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By Staff | Nov 18, 2011


Corn closed the week $.17 1/4 lower. Last week, private exporters did not report any private sales.

Last week, the USDA reported harvest data of the 2011 U.S. growing season with corn harvest at 87 percent complete. This is below last year’s pace of 95 percent completed, but ahead of the average of 73 percent.

Key growing states show Iowa 95 percent harvested, Illinois 94 percent, Indiana at 74 percent, Nebraska at 87 percent and Minnesota at 98 percent.

In the monthly supply/demand report, the USDA lowered corn yields to 146.7 bushels per acre versus 148.1 bpa in October, and production at 12.31 billion bushele, compared to 12.433 bb last month.

Ending stocks were lowered and are now estimated at 843 million bushels, down from 866 mb last month. USDA forecast usage at 12.610 bb, 300 mb more than the U.S. produced this year with exports at 1.6 bb.

The report is longer term constructive with ideas the January report will reduce the crop size even further.

Strategy and outlook: Producers should have 30 percent of new crop production sold. Producers lifted 660 December puts on 50 percent of the crop and will try to rehedge at a higher level.


Soybeans closed the week $.45 1/2 lower from last week. Last week, private exporters did not announce any private export sales.

Last week, the USDA reported 2011 U.S. soybean harvest was 92 percent completed versus 98 percent last year and the average pace of 88 percent.

Key states show Iowa 99 percent harvested, Nebraska 100, Minnesota 100 percent, Illinois 97 percent and Indiana 91 percent.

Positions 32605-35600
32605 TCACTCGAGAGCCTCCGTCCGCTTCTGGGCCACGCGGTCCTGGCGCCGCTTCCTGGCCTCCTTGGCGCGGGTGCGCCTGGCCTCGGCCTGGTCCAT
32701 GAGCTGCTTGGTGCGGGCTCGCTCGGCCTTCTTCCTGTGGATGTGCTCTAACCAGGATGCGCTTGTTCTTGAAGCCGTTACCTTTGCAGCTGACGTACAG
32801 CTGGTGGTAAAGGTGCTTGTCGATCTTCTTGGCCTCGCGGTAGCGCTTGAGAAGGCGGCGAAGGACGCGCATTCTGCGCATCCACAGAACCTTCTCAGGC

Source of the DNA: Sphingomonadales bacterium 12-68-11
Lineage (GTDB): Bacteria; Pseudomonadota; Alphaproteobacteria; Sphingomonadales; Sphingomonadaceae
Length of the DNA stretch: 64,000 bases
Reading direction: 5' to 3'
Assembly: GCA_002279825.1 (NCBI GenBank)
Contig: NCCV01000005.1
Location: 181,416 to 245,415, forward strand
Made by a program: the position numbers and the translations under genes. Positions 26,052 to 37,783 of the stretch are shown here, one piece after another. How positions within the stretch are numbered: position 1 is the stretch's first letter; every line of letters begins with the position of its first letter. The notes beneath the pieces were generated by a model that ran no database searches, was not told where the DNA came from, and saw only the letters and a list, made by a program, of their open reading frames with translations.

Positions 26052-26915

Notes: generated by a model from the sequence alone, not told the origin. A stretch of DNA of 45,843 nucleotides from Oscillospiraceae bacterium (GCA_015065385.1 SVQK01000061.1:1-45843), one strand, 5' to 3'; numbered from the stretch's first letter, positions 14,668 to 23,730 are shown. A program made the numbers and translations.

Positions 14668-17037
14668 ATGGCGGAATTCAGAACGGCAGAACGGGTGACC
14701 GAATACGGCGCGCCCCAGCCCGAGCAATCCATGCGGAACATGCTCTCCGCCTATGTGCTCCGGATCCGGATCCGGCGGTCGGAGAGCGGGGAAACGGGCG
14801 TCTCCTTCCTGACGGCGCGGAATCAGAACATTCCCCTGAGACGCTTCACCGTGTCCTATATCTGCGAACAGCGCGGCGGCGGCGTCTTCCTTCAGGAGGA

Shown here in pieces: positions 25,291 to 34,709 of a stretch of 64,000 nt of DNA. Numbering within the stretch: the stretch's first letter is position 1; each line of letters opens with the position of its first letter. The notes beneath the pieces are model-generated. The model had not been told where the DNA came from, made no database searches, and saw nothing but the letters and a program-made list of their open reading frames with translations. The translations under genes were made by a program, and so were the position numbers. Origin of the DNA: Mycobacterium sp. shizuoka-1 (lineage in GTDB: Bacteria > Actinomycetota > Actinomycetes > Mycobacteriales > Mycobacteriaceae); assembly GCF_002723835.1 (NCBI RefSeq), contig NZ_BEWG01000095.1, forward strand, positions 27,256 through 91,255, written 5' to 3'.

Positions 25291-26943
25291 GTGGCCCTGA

In the monthly supply/demand report, the USDA lowered soybean yields to 41.3 bpa, down from 41.5 bpa in October.

Production was estimated at 3.046 bb, compared to total usage of 3.08 bb. USDA lowered the export forecast to 3.080 bb, thereby raising endings stocks 195 mb.

This is up from 160 mb in October and above the pre-report estimates of 182 mb.

Strategy and outlook: Producers should have 30 percent of the 2011 crop production sold and 50 percent covered with November 1400 puts.

When soybeans fell to major support, producers lifted the puts and will try to rehedge at a higher level.


Live cattle ended the week $3.95 lower while feeder cattle ended $1.72 lower.

Last week, cash cattle trade was reported in the North at mostly $200, $7 higher compared to last week, while trade in the South was $124; $5 hgher, compared with the previous week.

The cash market was sharply higher this week, while the futures were sharply lower, a classic signal of a market forging a major top.

Watch the weekly uptrend line closely as fund selling will develop if the trendline is broken.

Strategy and outlook: Producers are hedged 50 percent of all production month. October at $121; December at $122.05; February at $124.65; April at $128.62; June at $126.65 and August at $126.45.

Feed costs should be covered in corn futures and options, or cash product through the 2011 growing season.


Lean hogs closed the week at $.40 lower. The average Iowa-Minnesota hog weight for last week was estimated at 274.7 pounds versus 273.5 pounds the previous week and 275.9 pounds last year.

Hogs are desperately holding major weekly support, however a violation of this support should result in a major selloff as funds are holding a large, net long position.

Strategy and outlook: Producers have extended hedge coverage to 50 percent in all months of production.

December is hedged at $89.50; February is hedged at $91.90; April is hedged at $94.55; June is hedged at $100.60; July is hedged at $98.92 and August is hedged at $97.00.

All feed costs should be locked in as well.

Brian Hoops is president and senior market analyst of Midwest Market Solutions Inc. Midwest Market Solutions is a full-service commodity brokerage and marketing advisory service, clearing through R.J. O’Brien. He can be contacted at 605-660-1155.

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